Over the weekend I had James Pearson (of Surviving America and Acholi Beads) and Steven Homestead staying at my house. I couldn’t help but take advantage of this abundance of creativity I suddenly found at my disposal. As a developer rather than a designer, I find the creative process to be mysterious, possibly even magical. Seeing phrases like “Enslave the Internet” written on the windows of my home, I was far from disappointed as I was treated to a rare opportunity to take a peek inside the creative mind.
People constantly tell me that as a programmer, I have to be creative to find solutions to more complex problems. However, it seems to be a different kind of creativity, because what I experienced this weekend was as foreign to me as nearly anything I’ve experienced.
I asked James if he might help me with work out a marketing strategy for Xavisys, and the first thing he asked for was a white board (preferably a few). I may not be creative, but I know the advantages of having space to scribble as you work out problems. Along the way however, I’ve gotten rid of the white board, in favor of my glass desk. I keep a collection of dry erase markers and Vis-A-Vis markers at my desk, and whenever I need to write something down, I grab one and write it right on my desk. Dry erase markers are for very short-term things, since moving things around on the desk can often erase what you’ve written. The Vis-A-Vis markers on the other hand stay just fine, until they get wet, which is perfect, because they can be cleaned off with a damp paper towel. Since it’s not very cool to cram a bunch of people around my desk in my office, I got out the markers, and we started marking up some windows in my house.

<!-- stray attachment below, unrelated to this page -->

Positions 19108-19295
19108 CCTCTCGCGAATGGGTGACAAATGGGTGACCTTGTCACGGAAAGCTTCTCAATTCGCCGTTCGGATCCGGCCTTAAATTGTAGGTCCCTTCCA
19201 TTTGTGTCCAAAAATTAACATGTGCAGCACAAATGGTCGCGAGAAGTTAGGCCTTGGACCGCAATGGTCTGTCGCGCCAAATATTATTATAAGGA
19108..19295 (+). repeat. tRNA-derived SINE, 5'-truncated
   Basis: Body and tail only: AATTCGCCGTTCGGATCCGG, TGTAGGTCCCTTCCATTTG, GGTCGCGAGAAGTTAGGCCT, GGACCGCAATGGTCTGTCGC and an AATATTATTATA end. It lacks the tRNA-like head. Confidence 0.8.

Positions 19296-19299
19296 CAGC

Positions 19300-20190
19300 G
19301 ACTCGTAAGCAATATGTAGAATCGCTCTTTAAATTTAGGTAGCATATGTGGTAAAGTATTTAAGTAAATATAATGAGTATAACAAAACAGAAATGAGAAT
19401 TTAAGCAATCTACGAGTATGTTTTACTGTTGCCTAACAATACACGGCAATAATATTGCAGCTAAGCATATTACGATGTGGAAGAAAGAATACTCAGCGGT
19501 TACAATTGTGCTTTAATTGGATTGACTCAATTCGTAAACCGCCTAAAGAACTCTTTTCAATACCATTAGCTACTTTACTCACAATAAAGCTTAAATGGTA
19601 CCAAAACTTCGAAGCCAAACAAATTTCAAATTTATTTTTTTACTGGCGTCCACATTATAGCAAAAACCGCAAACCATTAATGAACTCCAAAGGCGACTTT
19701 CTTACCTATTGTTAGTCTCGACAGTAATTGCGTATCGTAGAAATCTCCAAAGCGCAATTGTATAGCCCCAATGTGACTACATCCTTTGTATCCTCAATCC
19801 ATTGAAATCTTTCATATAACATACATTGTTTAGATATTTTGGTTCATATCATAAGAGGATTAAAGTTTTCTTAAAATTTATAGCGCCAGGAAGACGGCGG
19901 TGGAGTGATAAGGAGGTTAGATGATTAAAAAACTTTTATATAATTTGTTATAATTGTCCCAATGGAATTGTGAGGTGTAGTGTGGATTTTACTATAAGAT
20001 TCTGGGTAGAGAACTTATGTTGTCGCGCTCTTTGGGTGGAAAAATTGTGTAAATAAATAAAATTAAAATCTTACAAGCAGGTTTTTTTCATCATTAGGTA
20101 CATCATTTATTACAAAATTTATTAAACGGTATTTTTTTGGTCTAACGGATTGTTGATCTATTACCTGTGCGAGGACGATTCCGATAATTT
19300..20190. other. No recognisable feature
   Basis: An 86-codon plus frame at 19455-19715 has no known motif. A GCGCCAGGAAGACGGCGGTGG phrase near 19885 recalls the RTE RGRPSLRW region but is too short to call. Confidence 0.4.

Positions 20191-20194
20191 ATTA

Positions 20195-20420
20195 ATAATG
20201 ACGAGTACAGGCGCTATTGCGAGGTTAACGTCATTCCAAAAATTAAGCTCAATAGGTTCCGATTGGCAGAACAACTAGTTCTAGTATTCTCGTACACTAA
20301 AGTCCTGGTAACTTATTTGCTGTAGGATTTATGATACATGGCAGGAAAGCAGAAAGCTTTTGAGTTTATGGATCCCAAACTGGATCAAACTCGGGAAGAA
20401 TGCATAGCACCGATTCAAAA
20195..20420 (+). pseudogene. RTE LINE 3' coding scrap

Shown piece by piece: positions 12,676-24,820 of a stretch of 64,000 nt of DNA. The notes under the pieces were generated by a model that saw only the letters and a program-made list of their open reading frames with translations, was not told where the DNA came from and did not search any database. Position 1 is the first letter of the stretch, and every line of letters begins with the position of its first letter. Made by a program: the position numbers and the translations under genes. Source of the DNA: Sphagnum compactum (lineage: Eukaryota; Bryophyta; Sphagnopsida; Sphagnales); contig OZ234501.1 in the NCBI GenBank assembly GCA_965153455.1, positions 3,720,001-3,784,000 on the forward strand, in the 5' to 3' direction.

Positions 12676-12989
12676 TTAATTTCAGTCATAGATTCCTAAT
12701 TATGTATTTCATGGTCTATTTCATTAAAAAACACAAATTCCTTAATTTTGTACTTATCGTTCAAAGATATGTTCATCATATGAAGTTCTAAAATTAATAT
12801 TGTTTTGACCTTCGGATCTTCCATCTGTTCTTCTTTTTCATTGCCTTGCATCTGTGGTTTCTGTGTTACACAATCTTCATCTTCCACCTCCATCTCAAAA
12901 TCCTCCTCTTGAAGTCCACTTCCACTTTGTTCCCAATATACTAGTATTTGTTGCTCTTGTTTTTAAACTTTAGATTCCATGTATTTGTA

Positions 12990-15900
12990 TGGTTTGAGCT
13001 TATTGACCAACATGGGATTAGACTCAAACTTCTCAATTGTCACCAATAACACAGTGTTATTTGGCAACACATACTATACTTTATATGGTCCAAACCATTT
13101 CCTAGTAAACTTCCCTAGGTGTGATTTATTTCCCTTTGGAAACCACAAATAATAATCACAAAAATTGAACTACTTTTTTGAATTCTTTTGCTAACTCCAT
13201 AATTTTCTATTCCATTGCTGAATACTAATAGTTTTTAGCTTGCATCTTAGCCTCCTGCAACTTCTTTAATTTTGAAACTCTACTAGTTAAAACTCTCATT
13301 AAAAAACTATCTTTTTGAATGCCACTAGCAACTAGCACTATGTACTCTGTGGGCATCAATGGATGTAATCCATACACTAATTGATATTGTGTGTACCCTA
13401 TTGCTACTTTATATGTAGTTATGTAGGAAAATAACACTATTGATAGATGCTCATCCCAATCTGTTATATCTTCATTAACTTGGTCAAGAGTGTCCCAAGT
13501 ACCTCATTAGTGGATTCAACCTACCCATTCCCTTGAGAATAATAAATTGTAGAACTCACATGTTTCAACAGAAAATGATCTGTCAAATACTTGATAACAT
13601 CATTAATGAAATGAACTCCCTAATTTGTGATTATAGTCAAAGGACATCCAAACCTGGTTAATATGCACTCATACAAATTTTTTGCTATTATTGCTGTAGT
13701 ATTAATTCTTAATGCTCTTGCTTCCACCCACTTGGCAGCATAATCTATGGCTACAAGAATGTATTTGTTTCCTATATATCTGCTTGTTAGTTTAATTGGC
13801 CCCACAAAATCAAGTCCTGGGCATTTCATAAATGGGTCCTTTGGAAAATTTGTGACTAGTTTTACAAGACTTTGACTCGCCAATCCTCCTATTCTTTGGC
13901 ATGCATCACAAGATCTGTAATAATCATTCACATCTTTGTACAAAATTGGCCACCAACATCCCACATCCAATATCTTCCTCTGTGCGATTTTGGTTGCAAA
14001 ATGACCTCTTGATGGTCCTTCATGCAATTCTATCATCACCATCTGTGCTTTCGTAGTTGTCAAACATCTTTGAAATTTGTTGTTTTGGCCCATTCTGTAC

We started by talking about what Xavisys does, the mundane list of services rendered. Soon we were talking about what made Xavisys stand apart from other companies. Then, as we wrapped up the boring summation, things really stared to happen. James and Steve started spouting ideas at break neck speed. Nothing was thrown out or ignored, only built upon. I enjoy improv comedy and used to be part of a group that performed and I’ve even taught improv techniques. We had an exercise called “yes and” which taught players how to take ideas and run with them, rather than ignore them. Basically, you could not say no, or turn down any idea offered, instead you answered “yes and ____,” adding your own twist to the scene in progress. This was that game.
This method produces plenty of bad ideas. Among the tag lines that were later thrown out were phrases like “Enslave the Internet”, “Funk Shun” and “Make the internet your pool boy!” What amazed me, was that after a relatively short time, small nuggets of gold began to emerge from the dross, phrases like “Interface with the world” and “Take control of the internet.” All leading to the one diamond in the rough, “Control Your Internet.”